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Thanks for the clarification on the measurement. I will grab a spare one I have, do some measuring and edit the original post as needed to clarify. I believe I took my info from the manual.

-SP
It's 1-2, 2-3, 4-5, 5-6. I used to test these things all day long. Now, if I receive an aluminum ISC, I just throw it in a box. I don't even bother anymore, they are all worthless IMO. Testing the coils is only half the battle. Plus, you are testing when it cold... there is no guarantee it works when it's warm.

It drives me nuts when people want to skimp on something like this. 80% of the aluminum ISC I receive are bad. I seriously have a large flat rate box FULL of them. So statistically speaking it's not a matter of "if" but "when". And a failing ISC can take out your ECU, if not dealt with in a timely manner. So quit being cheap (not pointing out anybody in particular BTW) and buy a new aftermarket or OEM ISC.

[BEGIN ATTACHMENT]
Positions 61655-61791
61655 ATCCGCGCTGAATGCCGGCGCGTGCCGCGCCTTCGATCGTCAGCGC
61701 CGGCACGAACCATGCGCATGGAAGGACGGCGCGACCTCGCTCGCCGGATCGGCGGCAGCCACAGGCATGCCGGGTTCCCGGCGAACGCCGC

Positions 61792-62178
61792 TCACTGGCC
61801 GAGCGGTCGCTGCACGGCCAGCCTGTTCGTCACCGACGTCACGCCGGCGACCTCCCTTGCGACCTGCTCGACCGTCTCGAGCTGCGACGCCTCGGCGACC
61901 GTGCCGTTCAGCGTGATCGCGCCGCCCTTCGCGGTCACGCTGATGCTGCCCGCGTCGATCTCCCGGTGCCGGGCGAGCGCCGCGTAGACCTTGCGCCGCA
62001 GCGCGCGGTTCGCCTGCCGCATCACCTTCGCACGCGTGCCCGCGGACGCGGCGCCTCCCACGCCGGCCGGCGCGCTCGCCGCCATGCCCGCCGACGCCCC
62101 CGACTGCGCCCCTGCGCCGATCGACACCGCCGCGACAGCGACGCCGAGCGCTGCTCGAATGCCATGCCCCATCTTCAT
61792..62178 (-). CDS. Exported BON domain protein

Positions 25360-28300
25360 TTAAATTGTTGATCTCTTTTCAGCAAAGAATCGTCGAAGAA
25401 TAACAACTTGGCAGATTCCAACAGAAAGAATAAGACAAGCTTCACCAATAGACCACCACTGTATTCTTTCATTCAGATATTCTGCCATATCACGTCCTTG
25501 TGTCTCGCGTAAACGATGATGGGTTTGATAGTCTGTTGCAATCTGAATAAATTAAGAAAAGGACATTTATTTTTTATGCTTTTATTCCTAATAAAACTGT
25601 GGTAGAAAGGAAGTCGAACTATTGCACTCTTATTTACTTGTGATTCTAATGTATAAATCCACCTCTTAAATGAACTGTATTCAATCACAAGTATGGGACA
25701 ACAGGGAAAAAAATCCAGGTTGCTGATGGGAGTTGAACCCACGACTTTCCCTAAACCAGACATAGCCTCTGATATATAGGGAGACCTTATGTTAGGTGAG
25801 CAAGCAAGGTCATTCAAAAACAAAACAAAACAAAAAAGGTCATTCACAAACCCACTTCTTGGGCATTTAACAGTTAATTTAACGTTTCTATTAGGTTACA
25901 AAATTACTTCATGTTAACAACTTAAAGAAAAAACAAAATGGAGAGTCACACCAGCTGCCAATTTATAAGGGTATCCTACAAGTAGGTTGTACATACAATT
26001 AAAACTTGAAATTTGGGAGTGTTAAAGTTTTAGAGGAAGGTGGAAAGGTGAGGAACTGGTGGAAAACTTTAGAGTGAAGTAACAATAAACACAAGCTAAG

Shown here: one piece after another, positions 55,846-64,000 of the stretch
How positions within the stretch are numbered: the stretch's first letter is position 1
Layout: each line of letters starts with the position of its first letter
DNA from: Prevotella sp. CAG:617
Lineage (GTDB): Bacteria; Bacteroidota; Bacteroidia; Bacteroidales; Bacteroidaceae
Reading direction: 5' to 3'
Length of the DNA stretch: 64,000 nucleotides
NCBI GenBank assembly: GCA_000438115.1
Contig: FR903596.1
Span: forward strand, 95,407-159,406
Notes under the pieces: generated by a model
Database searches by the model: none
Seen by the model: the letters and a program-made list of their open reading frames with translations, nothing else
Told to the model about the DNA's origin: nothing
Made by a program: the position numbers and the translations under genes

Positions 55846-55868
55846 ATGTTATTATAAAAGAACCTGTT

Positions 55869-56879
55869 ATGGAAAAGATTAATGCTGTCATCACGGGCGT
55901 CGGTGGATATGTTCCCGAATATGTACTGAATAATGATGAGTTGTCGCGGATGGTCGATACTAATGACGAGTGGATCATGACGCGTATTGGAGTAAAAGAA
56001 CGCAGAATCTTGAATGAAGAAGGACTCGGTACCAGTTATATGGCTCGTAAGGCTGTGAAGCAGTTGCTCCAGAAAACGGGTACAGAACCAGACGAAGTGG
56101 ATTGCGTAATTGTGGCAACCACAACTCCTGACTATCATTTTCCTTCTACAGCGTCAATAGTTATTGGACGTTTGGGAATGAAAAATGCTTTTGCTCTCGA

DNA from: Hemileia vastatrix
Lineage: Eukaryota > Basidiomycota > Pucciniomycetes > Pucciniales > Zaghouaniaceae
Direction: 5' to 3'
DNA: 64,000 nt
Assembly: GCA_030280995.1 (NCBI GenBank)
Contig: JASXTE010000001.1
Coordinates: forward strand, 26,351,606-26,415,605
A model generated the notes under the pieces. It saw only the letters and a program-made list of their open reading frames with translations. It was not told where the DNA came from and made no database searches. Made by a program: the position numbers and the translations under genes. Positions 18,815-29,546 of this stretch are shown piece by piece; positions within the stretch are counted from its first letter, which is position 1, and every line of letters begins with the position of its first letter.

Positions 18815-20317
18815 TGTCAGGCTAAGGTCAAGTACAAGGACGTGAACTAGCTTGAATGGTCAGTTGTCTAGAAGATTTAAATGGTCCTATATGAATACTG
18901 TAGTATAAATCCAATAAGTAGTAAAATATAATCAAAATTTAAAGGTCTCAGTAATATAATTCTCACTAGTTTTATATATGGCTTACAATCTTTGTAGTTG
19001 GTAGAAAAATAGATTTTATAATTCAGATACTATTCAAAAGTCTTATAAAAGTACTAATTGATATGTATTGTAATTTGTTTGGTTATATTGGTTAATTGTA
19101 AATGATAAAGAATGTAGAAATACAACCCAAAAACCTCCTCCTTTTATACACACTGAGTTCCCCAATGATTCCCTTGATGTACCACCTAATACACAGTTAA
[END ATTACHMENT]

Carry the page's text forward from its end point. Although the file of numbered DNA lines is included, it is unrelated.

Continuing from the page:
Aftermarket ISC part number is AC99 (you can find these for $50 shipped)
OEM ISC can be bought here: http://www.dsmisc.com/dsmweb-dw/index.html

The coils on the ISC below tested within specs. Then I decided to open it up.



 

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WOW! …April…That confirms the old saying…Picture is worth a thousand words.
 

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Yeah I don't know because that was actually came off a TB that a member sent in for a rebuild. IIRC, the throttle body was rather clean. You would be surprised what can come out of the throttle body. I had one where the lower portion (the FIAV) was FULL of oil.